TZL 1475 (web)



Nice budget – too bad it’s wrong

Y ou likely have no reason to know the name Walter Bailey. A lot of people owe him their life, though. Don’t be a victim of continuation bias; it’s time to completely change your IT strategy in the face of the ongoing cyber threat.

In 1977, Walter was a busboy at the Beverly Hills Supper Club in Kentucky. When a fire broke out, Walter (against the direction of his manager) stepped up to the microphone in an effort to get everyone out safely. He went to the stage in a room holding somewhere between 900 and 1,300 guests, all waiting for that evening’s main event: John Davidson. (Nobody cared in those days that the space had enough capacity and exits for 600 people.) Several warm-up acts, including a comedian, had already performed. So, it’s easy to understand why the crowd didn’t exactly snap to attention when a busboy started telling people about the fire and instructing them to move in an orderly way to one of the exits. A few laughed, thinking it was part of an act. Most just dismissed him. Four minutes later, the lights went out; and over the course of the next few hours 167 people would die.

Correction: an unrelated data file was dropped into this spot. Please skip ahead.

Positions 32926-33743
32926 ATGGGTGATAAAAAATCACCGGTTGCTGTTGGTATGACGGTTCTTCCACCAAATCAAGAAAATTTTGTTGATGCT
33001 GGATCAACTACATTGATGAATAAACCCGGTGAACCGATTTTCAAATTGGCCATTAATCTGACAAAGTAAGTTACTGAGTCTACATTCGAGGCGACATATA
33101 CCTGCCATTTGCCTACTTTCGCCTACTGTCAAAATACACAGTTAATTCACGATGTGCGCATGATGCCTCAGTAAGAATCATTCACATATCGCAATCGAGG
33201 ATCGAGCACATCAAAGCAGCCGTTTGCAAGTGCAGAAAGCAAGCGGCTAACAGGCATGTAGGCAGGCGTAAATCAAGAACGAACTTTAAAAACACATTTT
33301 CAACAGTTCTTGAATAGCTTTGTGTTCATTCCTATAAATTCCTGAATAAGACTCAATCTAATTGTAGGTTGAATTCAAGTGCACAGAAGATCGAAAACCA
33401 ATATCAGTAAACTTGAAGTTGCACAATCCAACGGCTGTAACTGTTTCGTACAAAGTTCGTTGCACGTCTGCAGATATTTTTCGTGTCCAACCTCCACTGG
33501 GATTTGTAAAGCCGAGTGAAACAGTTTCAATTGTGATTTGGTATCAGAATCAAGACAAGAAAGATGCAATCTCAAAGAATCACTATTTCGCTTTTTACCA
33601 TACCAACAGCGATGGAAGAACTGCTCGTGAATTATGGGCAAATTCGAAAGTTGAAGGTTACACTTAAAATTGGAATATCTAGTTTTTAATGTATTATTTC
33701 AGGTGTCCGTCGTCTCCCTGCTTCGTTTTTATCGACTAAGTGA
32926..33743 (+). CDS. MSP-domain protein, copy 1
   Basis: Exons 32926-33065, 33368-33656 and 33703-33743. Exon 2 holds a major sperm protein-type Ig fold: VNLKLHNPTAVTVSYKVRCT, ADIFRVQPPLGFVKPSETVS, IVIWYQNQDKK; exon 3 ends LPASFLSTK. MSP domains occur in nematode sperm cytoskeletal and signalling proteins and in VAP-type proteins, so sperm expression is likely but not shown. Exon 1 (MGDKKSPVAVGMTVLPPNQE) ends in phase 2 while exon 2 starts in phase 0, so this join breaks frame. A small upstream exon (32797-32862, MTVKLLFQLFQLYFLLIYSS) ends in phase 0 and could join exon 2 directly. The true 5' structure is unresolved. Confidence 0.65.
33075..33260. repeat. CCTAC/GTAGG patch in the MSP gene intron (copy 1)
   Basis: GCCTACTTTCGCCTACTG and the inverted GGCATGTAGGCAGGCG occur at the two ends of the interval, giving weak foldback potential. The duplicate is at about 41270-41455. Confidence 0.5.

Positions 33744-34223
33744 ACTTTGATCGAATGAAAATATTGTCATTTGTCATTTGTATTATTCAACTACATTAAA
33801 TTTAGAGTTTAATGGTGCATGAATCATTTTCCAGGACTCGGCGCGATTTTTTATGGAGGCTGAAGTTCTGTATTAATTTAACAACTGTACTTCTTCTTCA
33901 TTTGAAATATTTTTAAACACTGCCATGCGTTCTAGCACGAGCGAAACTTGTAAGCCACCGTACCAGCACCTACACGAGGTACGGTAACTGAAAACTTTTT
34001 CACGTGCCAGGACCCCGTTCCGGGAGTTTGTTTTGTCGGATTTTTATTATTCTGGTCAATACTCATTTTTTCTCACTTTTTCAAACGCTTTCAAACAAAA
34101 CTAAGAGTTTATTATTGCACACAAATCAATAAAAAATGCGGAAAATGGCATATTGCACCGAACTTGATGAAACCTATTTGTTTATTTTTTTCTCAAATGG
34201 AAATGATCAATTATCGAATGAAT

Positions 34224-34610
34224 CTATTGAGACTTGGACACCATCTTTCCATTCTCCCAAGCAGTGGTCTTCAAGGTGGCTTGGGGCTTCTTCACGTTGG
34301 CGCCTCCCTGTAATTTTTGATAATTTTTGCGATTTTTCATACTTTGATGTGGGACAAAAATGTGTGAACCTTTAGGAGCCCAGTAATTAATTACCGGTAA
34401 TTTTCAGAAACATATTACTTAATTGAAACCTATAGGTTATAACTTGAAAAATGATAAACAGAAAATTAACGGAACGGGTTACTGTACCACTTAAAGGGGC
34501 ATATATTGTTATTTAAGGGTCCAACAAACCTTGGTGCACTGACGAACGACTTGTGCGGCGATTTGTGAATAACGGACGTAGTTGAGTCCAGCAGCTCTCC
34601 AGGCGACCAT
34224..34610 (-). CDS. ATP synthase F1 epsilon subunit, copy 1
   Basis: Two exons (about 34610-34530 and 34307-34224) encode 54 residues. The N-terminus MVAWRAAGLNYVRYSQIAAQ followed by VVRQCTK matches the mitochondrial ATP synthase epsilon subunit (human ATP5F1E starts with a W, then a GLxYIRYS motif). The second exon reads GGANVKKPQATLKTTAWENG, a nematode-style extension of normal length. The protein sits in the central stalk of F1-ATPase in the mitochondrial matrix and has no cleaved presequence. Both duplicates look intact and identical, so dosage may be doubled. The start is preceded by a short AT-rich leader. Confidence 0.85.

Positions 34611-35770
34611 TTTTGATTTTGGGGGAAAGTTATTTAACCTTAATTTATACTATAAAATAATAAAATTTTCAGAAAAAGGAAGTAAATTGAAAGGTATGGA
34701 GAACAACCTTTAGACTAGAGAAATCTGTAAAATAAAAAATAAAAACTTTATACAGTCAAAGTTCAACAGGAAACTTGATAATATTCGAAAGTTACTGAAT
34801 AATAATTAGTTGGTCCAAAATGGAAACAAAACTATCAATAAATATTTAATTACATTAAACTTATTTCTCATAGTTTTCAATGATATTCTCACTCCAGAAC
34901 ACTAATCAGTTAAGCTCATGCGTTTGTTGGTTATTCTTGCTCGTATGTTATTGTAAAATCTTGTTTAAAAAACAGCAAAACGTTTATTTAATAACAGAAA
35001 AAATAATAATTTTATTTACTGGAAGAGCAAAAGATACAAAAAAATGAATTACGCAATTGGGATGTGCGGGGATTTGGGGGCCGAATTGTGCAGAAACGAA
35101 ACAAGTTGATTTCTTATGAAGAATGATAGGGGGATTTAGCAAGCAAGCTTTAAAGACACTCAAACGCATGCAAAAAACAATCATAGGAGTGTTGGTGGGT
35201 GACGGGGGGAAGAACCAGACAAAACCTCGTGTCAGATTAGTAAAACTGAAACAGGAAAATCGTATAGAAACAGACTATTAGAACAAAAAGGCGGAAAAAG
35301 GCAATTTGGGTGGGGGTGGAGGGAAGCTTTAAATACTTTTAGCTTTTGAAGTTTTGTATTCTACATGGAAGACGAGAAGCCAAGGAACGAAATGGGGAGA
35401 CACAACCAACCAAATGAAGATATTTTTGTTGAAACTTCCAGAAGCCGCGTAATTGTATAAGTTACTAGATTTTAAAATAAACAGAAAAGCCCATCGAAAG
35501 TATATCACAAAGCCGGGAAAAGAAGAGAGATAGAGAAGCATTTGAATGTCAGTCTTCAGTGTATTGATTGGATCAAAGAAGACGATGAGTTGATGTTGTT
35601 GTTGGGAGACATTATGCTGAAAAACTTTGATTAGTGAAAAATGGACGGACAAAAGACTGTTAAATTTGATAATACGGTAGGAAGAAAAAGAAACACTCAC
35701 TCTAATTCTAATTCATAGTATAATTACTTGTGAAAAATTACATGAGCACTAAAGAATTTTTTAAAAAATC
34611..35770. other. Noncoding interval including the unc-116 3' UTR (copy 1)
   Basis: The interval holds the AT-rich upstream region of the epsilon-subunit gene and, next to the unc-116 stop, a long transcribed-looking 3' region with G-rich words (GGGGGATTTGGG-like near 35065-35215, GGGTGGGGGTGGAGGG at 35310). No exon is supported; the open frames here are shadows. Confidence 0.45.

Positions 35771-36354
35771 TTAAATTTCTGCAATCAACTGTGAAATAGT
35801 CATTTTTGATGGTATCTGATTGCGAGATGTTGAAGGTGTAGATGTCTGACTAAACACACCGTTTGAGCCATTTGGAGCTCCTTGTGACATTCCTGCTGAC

The Beverly Hills Supper Club would become known as the location of one of the largest fires on record (and one of the deadliest). CONTINUATION BIAS AND YOUR BUDGET. The death toll at the Beverly Hills fire was impacted by continuation bias. This is the bias that makes us want to stick with the original plan, even when we get evidence that reveals the original plan is a bad one. Call it tunnel vision. Call it being hard-headed. Call it whatever you like – continuation bias drives poor decisions even when circumstances demand we step back and take another look. And this is why your nice, shiny, brand new budget is likely wrong (or at least part of it). THE PROBLEM. Cybersecurity is a charged word. It is something most do not understand, and also a word that has been used to instill fear in the market. The

Mark Hodges

See MARK HODGES, page 10


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